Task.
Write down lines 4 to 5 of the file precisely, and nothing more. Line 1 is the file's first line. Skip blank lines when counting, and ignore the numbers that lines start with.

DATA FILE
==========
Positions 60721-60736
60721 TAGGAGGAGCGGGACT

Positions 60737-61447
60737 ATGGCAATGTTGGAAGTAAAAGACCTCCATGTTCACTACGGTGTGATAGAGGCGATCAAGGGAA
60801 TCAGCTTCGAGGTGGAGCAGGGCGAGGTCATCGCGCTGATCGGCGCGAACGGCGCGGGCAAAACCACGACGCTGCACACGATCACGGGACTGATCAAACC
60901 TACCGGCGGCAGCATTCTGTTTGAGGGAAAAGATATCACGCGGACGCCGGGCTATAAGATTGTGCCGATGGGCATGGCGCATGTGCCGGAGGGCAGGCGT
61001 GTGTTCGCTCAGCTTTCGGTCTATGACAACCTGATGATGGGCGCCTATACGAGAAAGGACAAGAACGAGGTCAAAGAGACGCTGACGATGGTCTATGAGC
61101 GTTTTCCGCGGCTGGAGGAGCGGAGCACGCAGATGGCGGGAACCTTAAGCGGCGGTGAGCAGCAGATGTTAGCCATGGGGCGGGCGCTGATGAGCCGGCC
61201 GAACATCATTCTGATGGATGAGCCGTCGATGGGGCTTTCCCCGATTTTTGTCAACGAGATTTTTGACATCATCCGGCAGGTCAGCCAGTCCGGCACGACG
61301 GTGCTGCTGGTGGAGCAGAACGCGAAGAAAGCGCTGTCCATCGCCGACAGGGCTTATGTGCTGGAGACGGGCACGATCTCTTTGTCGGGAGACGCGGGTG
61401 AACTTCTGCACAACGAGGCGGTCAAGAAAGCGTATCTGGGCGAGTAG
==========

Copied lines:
60737 ATGGCAATGTTGGAAGTAAAAGACCTCCATGTTCACTACGGTGTGATAGAGGCGATCAAGGGAA
60801 TCAGCTTCGAGGTGGAGCAGGGCGAGGTCATCGCGCTGATCGGCGCGAACGGCGCGGGCAAAACCACGACGCTGCACACGATCACGGGACTGATCAAACC